DIR: David Mackenzie • WRI: Jonathan Asser • PRO: Gillian Berrie • DOP: Michael McDonough • ED: Nick Emerson, Jake Roberts • DES: Tom McCullagh • CAST: Rupert Friend, Jack O’Connell, Ben Mendelsohn, Sam Spruell

As perverse a statement as it may be to make about the popular viewing public-at-large it is at this point unquestionable that the prison movie is a staple of the coming-of-age genre. The institutionalized frame has seen more boys become men (or indeed men become men) than that of the average upper middle-class boarding school and so, like trips to the old West or West London gangster locales, there is weighty canon of quality work to stand tall against, for as cynicism comes like steps to the seasoned cinema goer, and I have been dying to pile more accolades on 2008’s magnificently forgotten The Escapist, if only at the outright denouncement of another picture. Unfortunately and unexpectedly, this reviewer may have to wait for Danny Dyer’s next outing behind bars because David MacKenzie’s Starred Up delivers on almost all counts.

The opening 20 minutes of one’s standard prison outing dilly-dally with time by telling us things we know already from other prison films. Starred Up grabbed my attention almost immediately with a dazzling sequence in which Jack O’Connell’s Eric strips down his cell, melting a razor into the end of his toothbrush and fashioning a stash out of his light-strip in less than 90 seconds. This, as well as many a violent outburst in the film’s opening act , establish Eric as a seasoned con who may rely on experience and expertise during his interim, which, as we consider his age, concocts a new statement in its own right.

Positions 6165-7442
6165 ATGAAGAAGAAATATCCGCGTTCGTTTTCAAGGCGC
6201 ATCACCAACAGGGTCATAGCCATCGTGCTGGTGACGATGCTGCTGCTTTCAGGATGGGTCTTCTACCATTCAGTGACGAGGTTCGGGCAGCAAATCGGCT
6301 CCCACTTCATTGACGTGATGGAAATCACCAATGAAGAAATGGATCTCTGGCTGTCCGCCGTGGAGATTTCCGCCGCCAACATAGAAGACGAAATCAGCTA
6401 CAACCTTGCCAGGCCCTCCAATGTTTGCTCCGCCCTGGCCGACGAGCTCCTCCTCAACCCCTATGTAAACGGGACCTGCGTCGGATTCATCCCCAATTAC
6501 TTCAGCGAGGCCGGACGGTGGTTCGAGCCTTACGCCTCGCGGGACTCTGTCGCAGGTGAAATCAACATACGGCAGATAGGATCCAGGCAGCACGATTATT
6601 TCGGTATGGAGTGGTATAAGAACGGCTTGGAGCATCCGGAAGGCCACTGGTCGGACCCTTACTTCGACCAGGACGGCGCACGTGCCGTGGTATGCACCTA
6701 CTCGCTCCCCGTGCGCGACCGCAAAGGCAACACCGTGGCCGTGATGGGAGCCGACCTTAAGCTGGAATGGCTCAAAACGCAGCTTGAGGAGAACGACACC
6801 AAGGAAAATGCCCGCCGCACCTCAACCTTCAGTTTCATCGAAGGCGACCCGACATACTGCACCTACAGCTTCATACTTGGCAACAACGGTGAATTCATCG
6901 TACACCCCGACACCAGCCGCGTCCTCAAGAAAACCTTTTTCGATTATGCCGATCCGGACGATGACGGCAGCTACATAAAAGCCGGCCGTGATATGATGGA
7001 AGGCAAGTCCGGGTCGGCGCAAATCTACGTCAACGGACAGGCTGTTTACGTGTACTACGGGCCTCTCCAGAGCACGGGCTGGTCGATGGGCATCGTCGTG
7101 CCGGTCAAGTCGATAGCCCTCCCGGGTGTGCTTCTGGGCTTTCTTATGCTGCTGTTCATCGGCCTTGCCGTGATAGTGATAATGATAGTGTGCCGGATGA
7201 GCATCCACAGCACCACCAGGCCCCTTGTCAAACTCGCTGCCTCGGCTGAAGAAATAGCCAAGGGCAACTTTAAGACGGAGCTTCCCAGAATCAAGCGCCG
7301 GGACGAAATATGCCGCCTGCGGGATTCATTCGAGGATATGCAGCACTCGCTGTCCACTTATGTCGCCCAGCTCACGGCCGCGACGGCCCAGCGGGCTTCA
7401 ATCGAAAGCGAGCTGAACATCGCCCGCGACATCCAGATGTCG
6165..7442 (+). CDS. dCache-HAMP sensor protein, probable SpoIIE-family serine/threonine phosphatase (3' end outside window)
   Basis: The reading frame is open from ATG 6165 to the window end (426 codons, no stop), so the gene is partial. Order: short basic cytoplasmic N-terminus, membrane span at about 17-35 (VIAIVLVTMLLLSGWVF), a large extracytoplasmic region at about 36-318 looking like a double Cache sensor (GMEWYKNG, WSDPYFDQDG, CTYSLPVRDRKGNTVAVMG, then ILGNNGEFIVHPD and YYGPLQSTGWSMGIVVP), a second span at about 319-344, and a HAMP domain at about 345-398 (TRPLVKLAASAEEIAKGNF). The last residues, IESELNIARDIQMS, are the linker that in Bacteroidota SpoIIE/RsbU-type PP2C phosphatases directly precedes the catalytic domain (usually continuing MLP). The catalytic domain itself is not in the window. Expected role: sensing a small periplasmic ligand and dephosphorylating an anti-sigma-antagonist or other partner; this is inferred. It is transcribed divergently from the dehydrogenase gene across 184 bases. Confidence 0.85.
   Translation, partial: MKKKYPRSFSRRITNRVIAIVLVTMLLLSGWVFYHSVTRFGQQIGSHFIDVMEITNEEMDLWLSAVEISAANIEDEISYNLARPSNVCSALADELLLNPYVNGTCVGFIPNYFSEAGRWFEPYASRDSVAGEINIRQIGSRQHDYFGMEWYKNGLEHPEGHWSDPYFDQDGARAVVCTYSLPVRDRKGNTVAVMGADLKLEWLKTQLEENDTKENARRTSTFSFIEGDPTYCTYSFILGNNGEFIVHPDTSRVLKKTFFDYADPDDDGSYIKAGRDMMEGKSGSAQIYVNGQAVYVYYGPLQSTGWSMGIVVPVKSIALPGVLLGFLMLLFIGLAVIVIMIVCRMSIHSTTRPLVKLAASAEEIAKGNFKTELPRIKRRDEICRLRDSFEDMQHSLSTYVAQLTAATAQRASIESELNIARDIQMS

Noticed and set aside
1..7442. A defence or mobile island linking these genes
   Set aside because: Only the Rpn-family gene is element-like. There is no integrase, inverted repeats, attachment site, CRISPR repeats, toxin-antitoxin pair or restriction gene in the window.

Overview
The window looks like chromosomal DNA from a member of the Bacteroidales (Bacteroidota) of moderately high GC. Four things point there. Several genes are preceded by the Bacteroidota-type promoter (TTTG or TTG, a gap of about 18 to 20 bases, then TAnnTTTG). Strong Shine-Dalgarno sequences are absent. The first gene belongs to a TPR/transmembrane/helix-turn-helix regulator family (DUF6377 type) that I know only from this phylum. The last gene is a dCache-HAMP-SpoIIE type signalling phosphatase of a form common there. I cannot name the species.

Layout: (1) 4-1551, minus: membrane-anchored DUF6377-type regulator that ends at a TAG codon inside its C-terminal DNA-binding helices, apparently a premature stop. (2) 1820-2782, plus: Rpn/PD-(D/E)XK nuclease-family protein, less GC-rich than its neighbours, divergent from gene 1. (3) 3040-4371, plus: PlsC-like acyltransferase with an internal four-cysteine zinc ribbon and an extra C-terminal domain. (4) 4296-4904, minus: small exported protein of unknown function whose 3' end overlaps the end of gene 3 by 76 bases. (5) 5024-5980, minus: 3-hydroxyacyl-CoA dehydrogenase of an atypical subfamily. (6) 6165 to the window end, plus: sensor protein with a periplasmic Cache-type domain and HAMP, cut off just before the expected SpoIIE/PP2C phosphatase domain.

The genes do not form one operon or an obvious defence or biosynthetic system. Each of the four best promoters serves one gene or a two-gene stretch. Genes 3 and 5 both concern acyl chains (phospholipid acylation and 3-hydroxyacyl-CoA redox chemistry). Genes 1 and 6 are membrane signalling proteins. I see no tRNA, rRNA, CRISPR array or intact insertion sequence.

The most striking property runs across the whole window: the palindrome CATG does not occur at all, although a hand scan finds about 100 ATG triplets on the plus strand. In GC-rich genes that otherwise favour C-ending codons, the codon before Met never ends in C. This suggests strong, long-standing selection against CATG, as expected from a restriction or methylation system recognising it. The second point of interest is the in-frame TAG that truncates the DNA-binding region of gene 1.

The nature of Eric brings one instantly to mind of early Alan Clarke productions, in particular Scum and Made in Britain, with one iconic scene from Scum being quite obliquely referenced midway through. However, the main ripples from Clarke’s features are seen thematically; for instance, as Eric awaits guards in his cell with a shank in either hand, and a greased up stomach to more easily evade capture, one cannot help see a disillusioned man whose only interaction with authority has thought him to resist it and thus he has evolved.

Where the film gauges more interest and earns its stripes as a coming-of-age picture are with the dynamics between Eric and his would-be authority figures, namely Rupert Friend’s amiable psychoanalyst Oliver, Sian Breckin’s cruel warden and Ben Medelsohn on typical terrifying form as head-con Neville who also transpires to be Eric’s estranged father. As the three jostle for his rehabilitation, subjugation and submission, respectively, the film’s indictment of institutionalisation as counterproductively marginalising becomes its centrepiece and the symbolic standoff of the third acts takes a potentially typical conclusion and makes it interesting.

I have mentioned Ben Mendelsohn as I always must regarding anything he’s appeared in since 2010’s superb Animal Kingdom but truthfully (and thankfully) the most intriguing, energetic acting on show here comes from O’Connell, whose growing legion of fans will only grow with this picture. He is the bustling, brawny centrepiece of this often grim yet somehow uplifting slice of Brit-grit, of which I know nothing comparable to in recent years, except maybe 2009’s superb A Prophet. With Starred Up, MacKenzie and O’Connell have both upped their games so significantly that I would be surprised, nay, disappointed to not see them work together again.


Donnchadh Tiernan

16 (See IFCO for details)
105 mins

Starred Up is released on 21st March 2014

Starred Up – Official Website